Wilson's Disease with Case

by Kelley Chuang, MD

My Notes
  • Required.
Save Cancel
    Learning Material 2
    • PDF
      Slides Gastroenterology 12 Liver Pt2 NAFLD.pdf
    • PDF
      Download Lecture Overview
    Report mistake

    00:02 Let's move on to our next case.

    00:04 A 19-year-old woman is admitted for new confusion and jaundice for one week.

    00:09 She has no history of liver disease, does not drink alcohol and does not use illicit drugs.

    00:15 She takes no medications or supplements.

    00:18 She has not traveled recently.

    00:20 Her vitals are notable for a blood pressure of 85/52 (mmHg) and heart rate of 115 (bpm).

    00:26 She is disoriented.

    00:29 Physical exam is notable for jaundice and asterixis.

    00:32 On slit-lamp exam, she has golden brown discoloration around her irises.

    00:38 Labs show an AST of 250 (U/L), ALT 225 (U/L), INR 1.7 and total bilirubin of 6.5 (mg/dL).

    00:48 Her viral hepatitis serologies are negative.

    00:51 So what is the most likely diagnosis? Here we can point out that she has confusion and jaundice which localizes to the hepatobiliary system.

    01:03 And importantly, she has a negative history of any exposures known to cause liver injury.

    01:08 So no known liver disease, no alcohol, illicit drugs, medications and no recent travel.

    01:16 On physical exam, she appears ill and is disoriented which is quite concerning.

    01:24 And she has this golden brown discoloration around the irises of her eyes, these are what we might call Kayser-Fleischer rings.

    01:33 In addition, she has lab findings of acute liver failure.

    01:39 So, her most likely diagnosis is Wilson's disease.

    01:43 This is a rare congenital disorder of copper metabolism.

    01:49 Patients may present from with acute liver failure at a young age or it may be a more chronic insidious process leading to liver disease causing neurologic problems in older age.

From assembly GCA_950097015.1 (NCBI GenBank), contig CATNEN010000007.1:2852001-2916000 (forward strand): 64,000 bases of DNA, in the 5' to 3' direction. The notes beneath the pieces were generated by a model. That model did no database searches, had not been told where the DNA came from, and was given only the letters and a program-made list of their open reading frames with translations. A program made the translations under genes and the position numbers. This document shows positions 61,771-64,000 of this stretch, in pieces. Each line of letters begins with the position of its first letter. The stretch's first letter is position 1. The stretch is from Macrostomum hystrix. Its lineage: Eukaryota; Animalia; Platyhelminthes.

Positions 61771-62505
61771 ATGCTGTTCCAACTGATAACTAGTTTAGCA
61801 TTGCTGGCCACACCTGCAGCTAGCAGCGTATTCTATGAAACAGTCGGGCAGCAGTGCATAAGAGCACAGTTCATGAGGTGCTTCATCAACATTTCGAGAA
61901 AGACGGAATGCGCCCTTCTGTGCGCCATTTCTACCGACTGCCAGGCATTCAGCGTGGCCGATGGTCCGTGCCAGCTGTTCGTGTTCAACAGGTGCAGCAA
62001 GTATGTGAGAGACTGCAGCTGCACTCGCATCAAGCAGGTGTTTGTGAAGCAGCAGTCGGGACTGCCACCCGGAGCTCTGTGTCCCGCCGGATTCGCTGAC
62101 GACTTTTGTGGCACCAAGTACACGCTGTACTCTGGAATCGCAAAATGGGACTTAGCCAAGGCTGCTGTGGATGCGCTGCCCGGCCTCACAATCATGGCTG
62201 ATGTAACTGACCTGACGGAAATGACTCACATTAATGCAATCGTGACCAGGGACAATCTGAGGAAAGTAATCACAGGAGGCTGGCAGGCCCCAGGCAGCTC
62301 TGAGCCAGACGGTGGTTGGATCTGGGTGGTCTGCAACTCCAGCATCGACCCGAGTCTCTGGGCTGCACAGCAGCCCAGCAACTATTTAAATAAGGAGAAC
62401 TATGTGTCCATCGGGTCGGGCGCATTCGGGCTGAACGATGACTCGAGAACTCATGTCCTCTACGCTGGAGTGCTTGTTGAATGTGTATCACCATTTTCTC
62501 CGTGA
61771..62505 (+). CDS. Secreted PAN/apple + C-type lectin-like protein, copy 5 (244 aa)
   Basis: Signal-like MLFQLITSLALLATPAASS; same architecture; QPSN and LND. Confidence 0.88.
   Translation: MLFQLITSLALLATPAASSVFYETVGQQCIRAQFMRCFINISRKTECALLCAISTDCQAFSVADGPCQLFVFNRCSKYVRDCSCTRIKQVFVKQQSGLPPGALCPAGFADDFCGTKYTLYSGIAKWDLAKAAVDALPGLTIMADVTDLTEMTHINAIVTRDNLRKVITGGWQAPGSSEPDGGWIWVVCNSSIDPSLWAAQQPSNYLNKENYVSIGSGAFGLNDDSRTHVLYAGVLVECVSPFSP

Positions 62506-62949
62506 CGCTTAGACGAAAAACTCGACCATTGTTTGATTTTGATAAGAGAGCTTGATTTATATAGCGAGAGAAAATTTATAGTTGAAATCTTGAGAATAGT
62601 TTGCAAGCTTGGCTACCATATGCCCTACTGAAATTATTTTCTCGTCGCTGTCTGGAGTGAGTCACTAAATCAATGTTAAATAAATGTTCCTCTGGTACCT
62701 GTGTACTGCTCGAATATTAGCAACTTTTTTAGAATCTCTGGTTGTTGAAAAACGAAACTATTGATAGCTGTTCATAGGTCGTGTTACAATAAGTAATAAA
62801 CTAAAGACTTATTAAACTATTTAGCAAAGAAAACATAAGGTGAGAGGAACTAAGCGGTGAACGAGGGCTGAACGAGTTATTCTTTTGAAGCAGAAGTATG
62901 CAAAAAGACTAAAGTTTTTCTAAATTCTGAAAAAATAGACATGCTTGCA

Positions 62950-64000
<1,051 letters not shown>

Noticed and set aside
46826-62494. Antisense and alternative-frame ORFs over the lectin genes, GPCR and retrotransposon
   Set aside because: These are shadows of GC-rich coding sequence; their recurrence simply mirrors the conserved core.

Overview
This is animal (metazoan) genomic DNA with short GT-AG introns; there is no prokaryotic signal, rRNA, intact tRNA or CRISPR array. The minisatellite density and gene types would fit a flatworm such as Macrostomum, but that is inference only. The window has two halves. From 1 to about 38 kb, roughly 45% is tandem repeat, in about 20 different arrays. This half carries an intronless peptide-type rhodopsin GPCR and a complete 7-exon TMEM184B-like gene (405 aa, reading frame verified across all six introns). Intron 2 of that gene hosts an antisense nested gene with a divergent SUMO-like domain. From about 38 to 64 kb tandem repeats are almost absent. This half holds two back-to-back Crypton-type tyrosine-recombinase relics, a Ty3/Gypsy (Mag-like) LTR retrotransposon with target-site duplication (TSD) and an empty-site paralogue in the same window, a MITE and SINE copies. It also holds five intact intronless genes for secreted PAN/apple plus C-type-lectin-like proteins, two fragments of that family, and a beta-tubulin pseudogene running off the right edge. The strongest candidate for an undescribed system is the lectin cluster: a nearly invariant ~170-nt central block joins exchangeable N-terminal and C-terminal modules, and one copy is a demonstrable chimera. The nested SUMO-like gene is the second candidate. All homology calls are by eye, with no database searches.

02:02 The diagnosis is made by mild elevation in transaminases.

    02:06 Patients often have a low alkaline phosphatase.

    02:10 They often have a low cerulopasmin level, a high urine copper and you may do genetic testing if the diagnosis is still unclear.

    02:21 Treatment is with copper chelating agents like trientine or penicillamine.

    02:28 As a quick aside and a high-yield learning point, you should always remember to consider Wilson's disease on your differential if you see a young patient under age 40 with unexplained liver disease or acute liver failure.

    02:44 So now let's go through some clinical features of this disease.

    02:48 When copper deposits into the eye, this can lead to the typical appearance of Kayser-Fleischer rings which is these corneal deposition of copper around the irises.

    03:00 This disease can also affect the brain leading to tremors, dystonias and dysarthrias, parkinsonism and changes in patient's behavior.

    03:11 And of course, the liver can be effected.

    03:14 So patients can develop an enlarged liver, inflammation or hepatitis.

    03:18 They can have acute liver failure and they may have cirrhosis.

    03:25 So now we return to our case.

    03:27 Our 19-year-old woman with new confusion and jaundice.

    03:31 She has no known exposures known to cause liver injury.

    03:35 She does appear quite sick and she has this Kayser-Fleischer rings on exam.

    03:40 So, first I'm gonna point out that Kayser-Fleischer rings on exam are not always present in real life.

    03:47 But when you see them on a test, they are pathognomonic for Wilson's disease.

    03:52 So you can make this diagnosis quite comfortably.

    About the Lecture

    The lecture Wilson's Disease with Case by Kelley Chuang, MD is from the course Disorders of the Hepatobiliary Tract.

    Included Quiz Questions

    1. Corneal copper deposition
    2. Diabetes mellitus
    3. White nails
    4. Long, slender fingers
    5. Lumbar curvature
    1. Penicillamine
    2. Iron
    3. Copper
    4. Lactulose
    5. Rifaximin

    Author of lecture Wilson's Disease with Case

     Kelley Chuang, MD

    Kelley Chuang, MD

    Customer reviews

    5,0 of 5 stars
    5 Stars
    4 Stars
    3 Stars
    2 Stars
    1  Star